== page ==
Beachport Berkshires make top cut

Limestone Coast locals get a taste for Beachport branded pork

Sheep National
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Beachport farmers Mark and Kate Wheal are giving Limestone Coast locals a chance to buy tasty, free-range pork after launching a brand early this year.

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When Beachport farmers Mark and Kate Wheal woke to find their pigs had dug up their lawn, they had a decision to make – get serious about pigs or get out.

A few years later Wheal Farms’ sideline venture has grown into a successful business with Berkshire sows roaming green paddocks, wallowing in mud and sleeping in purpose-built shelters with straw bedding.

They run 100 sows on 30 hectares of their mixed cropping and livestock farm, aiming to turn off 30 to 40 pigs each week.

The Wheals have been supplying Auspork’s The All Natural Pork Company label for the past year, which remains an important market.

But in January, the couple launched their own Beachport Berkshires brand.

Mr Wheal said he was keen for locals in the Limestone Coast to have the opportunity to buy their tasty, succulent pork, rather than just those customers living in Sydney, Melbourne and Adelaide.

Pork is available at Meeks Butchers, Penola, Collins Court Butcher, Mount Gambier, Tender Cuts, Naracoorte and butchers in Vic towns Casterton and Edenhope.

“We quickly realised we needed to have butchers to utilise all the cuts so we are working with them to grow brand awareness,” he said.

It is also on the menu at The Caledonian Inn, Robe, and online sales have been a hit, selling 25 kilogram boxes comprising chops, roasts, mince, sausages and ribs.

Beachport Berkshire pork is on the menu at the Caledonian Inn, Robe.

Beachport Berkshire pork is on the menu at the Caledonian Inn, Robe.

“We have done a bit of social media promotion and have an online shop, but most sales have been through recommendations,” Mrs Wheal said.

“A friend will buy a box, then they say how good the pork is to their parents, their in-laws, their neighbour, their sister and so on. From one sale we end up getting five or six sales.”

Unlike many other boutique brands, which aim for high margin, the goal for the lower turnover Beachport Berkshires is to keep its pork affordable and sell more of it.

Mr Wheal says they have been able to achieve this by processing the 90kg liveweight pigs closer to the farm at Edenhope, reducing freight costs.

“We have been able to get our pork competitive with white pigs supplied by wholesalers from Adelaide,” he said.

The boxed meat is sold direct to consumers at $10/kg.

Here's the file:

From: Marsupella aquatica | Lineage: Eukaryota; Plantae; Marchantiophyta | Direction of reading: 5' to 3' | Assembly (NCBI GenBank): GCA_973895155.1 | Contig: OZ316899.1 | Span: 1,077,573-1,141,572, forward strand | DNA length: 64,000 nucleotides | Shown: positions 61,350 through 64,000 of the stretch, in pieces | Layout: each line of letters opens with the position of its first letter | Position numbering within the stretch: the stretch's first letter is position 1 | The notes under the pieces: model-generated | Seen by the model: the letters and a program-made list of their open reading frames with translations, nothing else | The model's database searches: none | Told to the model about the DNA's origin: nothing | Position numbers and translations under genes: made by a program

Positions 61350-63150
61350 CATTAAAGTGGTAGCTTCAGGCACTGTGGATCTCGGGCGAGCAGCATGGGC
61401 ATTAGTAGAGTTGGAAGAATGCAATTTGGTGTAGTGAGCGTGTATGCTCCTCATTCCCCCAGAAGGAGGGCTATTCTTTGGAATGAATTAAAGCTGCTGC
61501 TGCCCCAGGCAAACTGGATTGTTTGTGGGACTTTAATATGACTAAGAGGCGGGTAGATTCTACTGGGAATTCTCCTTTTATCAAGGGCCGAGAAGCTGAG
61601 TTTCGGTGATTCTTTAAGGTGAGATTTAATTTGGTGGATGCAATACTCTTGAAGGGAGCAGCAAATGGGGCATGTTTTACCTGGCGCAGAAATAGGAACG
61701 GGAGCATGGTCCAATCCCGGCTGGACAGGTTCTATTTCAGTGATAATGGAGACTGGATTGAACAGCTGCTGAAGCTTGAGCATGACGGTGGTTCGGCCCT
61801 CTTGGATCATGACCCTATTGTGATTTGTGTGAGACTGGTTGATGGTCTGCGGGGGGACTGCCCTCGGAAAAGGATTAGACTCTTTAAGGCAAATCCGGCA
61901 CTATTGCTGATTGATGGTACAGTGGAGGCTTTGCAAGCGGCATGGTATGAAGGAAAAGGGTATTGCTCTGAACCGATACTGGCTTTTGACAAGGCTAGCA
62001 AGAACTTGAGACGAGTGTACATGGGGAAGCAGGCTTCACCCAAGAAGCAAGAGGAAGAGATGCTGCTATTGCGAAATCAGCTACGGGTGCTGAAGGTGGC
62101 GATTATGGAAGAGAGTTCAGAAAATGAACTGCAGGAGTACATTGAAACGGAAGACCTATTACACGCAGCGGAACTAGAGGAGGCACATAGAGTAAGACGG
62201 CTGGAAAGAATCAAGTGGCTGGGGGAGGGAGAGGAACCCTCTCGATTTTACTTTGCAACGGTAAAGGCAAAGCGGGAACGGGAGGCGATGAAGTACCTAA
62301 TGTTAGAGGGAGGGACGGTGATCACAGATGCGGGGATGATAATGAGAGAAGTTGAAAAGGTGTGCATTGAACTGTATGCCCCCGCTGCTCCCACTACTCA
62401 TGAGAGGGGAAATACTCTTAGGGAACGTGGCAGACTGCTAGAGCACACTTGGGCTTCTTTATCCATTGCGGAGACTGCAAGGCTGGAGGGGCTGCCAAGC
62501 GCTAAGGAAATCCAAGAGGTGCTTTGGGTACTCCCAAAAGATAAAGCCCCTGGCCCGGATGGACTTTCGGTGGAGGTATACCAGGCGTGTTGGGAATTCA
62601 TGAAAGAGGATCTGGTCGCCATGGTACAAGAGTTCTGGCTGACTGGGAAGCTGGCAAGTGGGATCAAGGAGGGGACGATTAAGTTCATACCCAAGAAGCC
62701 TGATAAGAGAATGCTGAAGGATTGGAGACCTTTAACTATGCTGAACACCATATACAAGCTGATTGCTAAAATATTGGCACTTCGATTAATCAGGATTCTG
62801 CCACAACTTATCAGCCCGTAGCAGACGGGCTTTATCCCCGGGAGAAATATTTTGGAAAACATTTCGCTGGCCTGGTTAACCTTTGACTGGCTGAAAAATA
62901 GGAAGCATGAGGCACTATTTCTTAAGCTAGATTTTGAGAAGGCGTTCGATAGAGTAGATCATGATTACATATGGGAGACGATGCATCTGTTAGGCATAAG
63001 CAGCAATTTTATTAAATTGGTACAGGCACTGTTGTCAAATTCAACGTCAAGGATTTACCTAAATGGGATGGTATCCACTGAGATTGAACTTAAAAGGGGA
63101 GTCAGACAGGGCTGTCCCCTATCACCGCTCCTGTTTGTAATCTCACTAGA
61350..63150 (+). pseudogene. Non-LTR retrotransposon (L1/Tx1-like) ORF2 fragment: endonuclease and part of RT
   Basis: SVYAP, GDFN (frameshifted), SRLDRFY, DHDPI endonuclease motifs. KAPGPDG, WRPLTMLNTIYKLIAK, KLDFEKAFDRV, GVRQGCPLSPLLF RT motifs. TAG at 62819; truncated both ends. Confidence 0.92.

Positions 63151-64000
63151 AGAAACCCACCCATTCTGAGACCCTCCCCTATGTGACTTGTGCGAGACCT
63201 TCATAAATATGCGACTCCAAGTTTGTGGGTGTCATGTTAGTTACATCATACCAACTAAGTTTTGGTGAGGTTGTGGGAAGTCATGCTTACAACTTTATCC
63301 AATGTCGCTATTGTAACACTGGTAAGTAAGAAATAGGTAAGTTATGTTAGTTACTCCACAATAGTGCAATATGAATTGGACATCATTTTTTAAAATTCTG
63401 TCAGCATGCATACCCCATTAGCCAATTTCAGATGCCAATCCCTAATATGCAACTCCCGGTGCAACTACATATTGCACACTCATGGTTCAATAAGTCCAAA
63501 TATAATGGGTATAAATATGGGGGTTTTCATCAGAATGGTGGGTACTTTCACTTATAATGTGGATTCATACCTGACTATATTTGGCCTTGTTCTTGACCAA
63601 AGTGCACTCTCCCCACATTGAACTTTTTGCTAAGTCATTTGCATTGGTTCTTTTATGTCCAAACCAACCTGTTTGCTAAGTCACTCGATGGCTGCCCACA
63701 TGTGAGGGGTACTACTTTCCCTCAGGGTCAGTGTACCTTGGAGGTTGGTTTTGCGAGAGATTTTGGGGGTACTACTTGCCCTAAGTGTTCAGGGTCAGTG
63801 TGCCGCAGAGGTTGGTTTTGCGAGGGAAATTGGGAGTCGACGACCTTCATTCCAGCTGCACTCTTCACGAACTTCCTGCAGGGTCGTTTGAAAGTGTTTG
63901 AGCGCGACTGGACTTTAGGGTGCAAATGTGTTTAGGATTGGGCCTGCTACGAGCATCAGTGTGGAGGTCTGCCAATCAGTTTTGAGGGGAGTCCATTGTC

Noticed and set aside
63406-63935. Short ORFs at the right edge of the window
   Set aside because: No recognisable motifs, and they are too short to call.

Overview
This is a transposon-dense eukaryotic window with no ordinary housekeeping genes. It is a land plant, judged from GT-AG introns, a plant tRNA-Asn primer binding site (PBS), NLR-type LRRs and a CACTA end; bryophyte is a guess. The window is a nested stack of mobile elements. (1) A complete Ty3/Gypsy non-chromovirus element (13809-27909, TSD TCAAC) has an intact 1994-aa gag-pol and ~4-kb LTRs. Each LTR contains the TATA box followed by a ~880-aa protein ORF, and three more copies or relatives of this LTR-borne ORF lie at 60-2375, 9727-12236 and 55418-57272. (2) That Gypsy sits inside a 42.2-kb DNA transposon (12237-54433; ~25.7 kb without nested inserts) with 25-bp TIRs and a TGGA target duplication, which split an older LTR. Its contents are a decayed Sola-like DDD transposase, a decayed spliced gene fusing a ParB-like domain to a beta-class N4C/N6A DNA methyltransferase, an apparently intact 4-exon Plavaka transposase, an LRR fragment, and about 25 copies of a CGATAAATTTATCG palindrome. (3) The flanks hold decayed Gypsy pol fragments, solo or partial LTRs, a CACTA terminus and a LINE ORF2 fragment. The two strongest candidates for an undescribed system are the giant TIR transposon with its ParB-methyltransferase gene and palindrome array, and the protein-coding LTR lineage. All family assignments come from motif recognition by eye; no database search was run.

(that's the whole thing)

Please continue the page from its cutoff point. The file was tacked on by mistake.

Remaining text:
The Wheals say it has been a learning curve for them, dealing with retailers and consumers.

In November Beachport Berkshires gained its Australian Pork Industry Quality Assurance Free Range accreditation, which outlines animal welfare and environmental sustainability standards, many of which they had already been doing.

They hope demand will continue to grow for their certified free-range pork and the product’s local provenance will attract more chefs wanting to put it on their menus.

“I want people to try the product because once they try it, hopefully they’ll enjoy it and come back for more,” Mr Wheal said.

  • Details: View the range at beachportberkshires.com.au

Eating quality push for SE pork

BEACHPORT Berkshires owners Mark and Kate Wheal pride themselves on supplying some of the most mouthwatering pork consumers have ever put on their fork.

They say the heritage breed may have slower growth rates and smaller litters than some other breeds but the marbling sets Berkshire pork apart.

“A pork chop is so easy to overcook and dry out but with Berkshire pork having a bit more fat, you can’t really dry it out,” Mr Wheal said.

To ensure they continue to breed pigs with great eating quality, they use beef cattle ultrasound scanner Ben Glatz, Avenue Range, to measure the intramuscular fat of their sows and boars. This assists decisions on which sows to retain and boars to use.

“Everyone knows fat is flavour but it is a juggling act between reducing high levels of back fat and increasing eye muscle area, marbling and growth rates, while not compromising eating quality,” Mr Wheal said.

The Wheals say its a great opportunity to value add their feed grain.

“With a Merino sheep you get one, or two lambs if you are lucky, a year, whereas one sow can produce upwards of 20 odd piglets a year with a 2.5 to 1 feed conversion,” he said.

“In six months we are producing an 85 kilogram to 90kg animal. You would need to have 2000 sheep to produce as many offspring as 100 sows – and at the end of the day it is still an ethically-sustainable product that tastes great.”

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